SEATTLE — Three games, three losses, three red cards. The Sounders’ early season has been nothing short of a disaster, a statement that could easily be applied to just the losses. But when you pile on the fact that a player has seen red in each of those? Disaster almost seems like an understatement.
Even though the team hasn’t played particularly awful in at least two of those matches, their inability to score goals and properly organize themselves on the field has led to a surge in frustration—which leads to emotional outbursts like Kelvin Leerdam’s on Saturday when VAR encouraged the head referee to send the right-back off for violent conduct.
Head coach Brian Schmetzer is clearly frustrated at his players, and he’s doing everything he can to curb this behavior and get his players to keep themselves composed on the pitch. “It comes down to me,” Schmetzer said in his post-match press conference. “I have to make sure that I tell them exactly what the expectations are of this club. It’s not the way we want to do things.”
Schmetzer said that Leerdam understands what he did wrong and that he apologized, but it’s hard to ignore the trend. After Tony Alfaro and Clint Dempsey were sent off in each of the first two matches, Schmetzer identified that something has to change. “It puts the team in jeopardy, it’s not the style of soccer we want to do. It’s not the sportsmanship that we want to have within this club.”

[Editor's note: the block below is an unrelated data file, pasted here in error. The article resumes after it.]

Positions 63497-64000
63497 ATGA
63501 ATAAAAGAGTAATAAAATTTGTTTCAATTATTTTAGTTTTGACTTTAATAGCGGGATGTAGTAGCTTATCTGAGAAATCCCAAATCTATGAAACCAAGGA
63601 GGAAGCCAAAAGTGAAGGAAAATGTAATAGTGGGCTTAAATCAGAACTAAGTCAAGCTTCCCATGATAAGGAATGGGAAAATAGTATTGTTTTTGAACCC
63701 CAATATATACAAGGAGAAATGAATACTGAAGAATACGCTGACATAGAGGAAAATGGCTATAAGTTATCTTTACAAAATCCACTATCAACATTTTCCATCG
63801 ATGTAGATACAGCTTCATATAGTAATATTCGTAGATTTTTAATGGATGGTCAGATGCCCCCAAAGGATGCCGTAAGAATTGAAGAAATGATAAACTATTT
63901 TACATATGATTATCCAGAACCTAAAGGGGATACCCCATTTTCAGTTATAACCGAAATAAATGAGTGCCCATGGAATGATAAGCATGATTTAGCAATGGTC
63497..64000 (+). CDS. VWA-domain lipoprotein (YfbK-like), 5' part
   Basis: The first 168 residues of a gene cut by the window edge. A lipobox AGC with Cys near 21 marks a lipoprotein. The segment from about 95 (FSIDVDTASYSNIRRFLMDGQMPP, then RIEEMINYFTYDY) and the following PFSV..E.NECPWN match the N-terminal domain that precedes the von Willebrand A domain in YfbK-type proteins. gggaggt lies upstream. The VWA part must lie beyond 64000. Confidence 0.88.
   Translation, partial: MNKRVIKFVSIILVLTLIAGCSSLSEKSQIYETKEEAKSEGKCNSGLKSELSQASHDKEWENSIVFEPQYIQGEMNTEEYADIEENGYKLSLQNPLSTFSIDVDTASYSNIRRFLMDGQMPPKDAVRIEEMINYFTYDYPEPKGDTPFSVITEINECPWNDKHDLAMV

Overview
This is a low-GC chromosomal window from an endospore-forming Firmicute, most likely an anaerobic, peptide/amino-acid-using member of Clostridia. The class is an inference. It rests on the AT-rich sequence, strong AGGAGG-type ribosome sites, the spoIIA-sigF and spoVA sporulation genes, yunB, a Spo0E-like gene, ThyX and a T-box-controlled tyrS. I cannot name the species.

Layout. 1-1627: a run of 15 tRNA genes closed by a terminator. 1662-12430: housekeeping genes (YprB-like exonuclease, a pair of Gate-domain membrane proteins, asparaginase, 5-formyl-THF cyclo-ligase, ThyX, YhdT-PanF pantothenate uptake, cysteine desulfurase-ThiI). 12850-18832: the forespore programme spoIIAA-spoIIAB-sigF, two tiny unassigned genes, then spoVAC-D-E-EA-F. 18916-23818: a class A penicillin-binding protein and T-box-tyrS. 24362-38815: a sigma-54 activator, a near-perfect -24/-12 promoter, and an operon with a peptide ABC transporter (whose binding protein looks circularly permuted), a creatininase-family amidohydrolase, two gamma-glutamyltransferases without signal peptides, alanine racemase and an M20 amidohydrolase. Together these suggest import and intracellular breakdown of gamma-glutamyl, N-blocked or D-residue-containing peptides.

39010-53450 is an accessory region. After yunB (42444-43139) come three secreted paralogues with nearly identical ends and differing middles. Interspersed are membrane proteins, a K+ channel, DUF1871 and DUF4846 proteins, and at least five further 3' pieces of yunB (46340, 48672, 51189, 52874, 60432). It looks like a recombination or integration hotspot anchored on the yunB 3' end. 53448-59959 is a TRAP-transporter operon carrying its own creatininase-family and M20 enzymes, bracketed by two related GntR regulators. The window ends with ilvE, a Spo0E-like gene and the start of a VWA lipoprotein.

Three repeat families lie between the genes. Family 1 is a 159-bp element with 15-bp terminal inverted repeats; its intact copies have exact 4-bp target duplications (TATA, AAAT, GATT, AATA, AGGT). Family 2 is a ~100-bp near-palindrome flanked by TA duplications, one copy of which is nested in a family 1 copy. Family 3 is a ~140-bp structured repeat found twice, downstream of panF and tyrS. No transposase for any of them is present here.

Emotions run high in soccer, but players at the highest level absolutely have to find ways to keep those emotions in check on the pitch. Schmetzer said that he understands that players feel that way. But he also knows that players know better, especially those with experience. “I get it, guys get heated. It’s the heat of the moment. But that’s actually when you have to be most composed.”
In a comment that seemed a bit out of character for Schmetzer, the Sounders coach issued something of an ultimatum that highlights how serious he is about snuffing out this sort of behavior at his club. “Players make mistakes. But the mistakes have to stop happening. If the mistakes don’t stop happening, then guys don’t stay on the field.” His message to his players is clear: let your emotions get the best of you and you won’t play.